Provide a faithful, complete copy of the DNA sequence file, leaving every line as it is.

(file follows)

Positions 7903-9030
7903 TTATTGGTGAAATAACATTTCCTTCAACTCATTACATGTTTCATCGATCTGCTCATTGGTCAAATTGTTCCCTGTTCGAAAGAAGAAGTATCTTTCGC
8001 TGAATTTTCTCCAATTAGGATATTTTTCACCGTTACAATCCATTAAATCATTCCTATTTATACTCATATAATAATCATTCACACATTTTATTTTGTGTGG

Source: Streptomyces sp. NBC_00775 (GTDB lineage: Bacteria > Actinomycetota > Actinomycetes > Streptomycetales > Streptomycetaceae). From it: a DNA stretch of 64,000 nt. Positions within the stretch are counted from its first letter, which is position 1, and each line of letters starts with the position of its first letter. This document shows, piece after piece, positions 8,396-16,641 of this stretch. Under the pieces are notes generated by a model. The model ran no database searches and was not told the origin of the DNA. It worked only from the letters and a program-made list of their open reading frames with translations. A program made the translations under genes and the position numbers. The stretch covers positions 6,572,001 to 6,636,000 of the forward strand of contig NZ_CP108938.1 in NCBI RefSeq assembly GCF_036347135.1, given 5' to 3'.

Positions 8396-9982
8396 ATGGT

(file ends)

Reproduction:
Positions 7903-9030
7903 TTATTGGTGAAATAACATTTCCTTCAACTCATTACATGTTTCATCGATCTGCTCATTGGTCAAATTGTTCCCTGTTCGAAAGAAGAAGTATCTTTCGC
8001 TGAATTTTCTCCAATTAGGATATTTTTCACCGTTACAATCCATTAAATCATTCCTATTTATACTCATATAATAATCATTCACACATTTTATTTTGTGTGG

Source: Streptomyces sp. NBC_00775 (GTDB lineage: Bacteria > Actinomycetota > Actinomycetes > Streptomycetales > Streptomycetaceae). From it: a DNA stretch of 64,000 nt. Positions within the stretch are counted from its first letter, which is position 1, and each line of letters starts with the position of its first letter. This document shows, piece after piece, positions 8,396-16,641 of this stretch. Under the pieces are notes generated by a model. The model ran no database searches and was not told the origin of the DNA. It worked only from the letters and a program-made list of their open reading frames with translations. A program made the translations under genes and the position numbers. The stretch covers positions 6,572,001 to 6,636,000 of the forward strand of contig NZ_CP108938.1 in NCBI RefSeq assembly GCF_036347135.1, given 5' to 3'.

Positions 8396-9982
8396 ATGGT